Show your testimonials. Show at least one or two testimonials on the actual tour page. People want to know whether what you offer is good and in this age of TripAdvisor, an absence of testimonials looks quite suspicious.
Similar to providing potential customers with all the information they want, you need to demonstrate that you know what you’re doing. Demonstrate your experience in the field and show that you are knowledgeable about what you do.
For you, this is the whole point of everything you are providing to your customers, so make it easy for them. As we mentioned earlier, have clear booking buttons in noticeable places. Bear in mind that a lot of the time when people are browsing the internet, that is not the only thing they are doing. How many times have you scrolled through a page at the same time as watching TV or while eating breakfast? Having clear booking buttons means that even when people are not paying full attention, it is still easy for them to know what they are doing.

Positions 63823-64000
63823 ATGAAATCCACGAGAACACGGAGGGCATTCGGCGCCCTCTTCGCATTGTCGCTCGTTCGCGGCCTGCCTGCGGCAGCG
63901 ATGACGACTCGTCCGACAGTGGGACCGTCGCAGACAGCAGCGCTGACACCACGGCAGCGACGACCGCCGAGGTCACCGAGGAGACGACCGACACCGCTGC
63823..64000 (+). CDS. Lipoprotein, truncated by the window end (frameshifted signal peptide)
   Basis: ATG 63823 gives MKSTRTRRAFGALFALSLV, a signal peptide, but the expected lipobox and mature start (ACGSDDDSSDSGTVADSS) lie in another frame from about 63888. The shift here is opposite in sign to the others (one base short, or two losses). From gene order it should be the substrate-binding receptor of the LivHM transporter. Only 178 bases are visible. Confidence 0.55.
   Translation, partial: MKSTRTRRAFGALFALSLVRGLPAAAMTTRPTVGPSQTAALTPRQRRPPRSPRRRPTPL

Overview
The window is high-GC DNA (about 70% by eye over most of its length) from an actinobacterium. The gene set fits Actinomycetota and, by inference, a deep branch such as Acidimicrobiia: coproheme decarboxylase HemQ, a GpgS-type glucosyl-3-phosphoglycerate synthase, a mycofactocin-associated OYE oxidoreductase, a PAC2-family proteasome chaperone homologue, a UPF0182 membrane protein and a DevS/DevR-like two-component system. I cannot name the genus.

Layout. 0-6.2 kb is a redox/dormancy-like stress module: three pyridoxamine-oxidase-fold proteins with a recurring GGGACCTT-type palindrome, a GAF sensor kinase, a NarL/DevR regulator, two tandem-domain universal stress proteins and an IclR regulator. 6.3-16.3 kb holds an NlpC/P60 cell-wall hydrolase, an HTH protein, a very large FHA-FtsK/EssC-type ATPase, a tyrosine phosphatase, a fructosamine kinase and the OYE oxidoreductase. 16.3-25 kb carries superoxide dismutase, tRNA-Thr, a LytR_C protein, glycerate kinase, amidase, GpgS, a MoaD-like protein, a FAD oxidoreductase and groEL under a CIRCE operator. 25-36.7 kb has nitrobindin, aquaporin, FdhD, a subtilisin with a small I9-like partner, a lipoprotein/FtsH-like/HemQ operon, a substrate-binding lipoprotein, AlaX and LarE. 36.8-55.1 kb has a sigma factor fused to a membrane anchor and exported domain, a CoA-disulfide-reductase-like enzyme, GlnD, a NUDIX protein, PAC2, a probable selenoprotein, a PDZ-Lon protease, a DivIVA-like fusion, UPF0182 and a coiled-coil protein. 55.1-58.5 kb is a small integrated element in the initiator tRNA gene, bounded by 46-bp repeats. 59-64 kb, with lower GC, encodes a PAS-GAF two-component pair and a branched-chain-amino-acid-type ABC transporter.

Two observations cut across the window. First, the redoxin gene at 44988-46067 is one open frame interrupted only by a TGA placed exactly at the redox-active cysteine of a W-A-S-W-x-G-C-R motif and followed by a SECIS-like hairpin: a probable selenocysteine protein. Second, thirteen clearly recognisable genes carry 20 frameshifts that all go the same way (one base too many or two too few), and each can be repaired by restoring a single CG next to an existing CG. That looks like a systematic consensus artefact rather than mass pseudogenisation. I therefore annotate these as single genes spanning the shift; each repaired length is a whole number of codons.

It is worth mentioning that these small optimization factors will not double your sales overnight. They all add up, so if one of them boosts conversions by 1%, and another boosts conversions by 2% and another by 4%, when you put them all together you can achieve a more significant boost in sales.
Some business owners talk about how they subscribed for a booking software and their sales doubled, whereas others talk about how they barely registered a difference. This comes down to the booking behaviour of internet users and whether a booking software caters for it.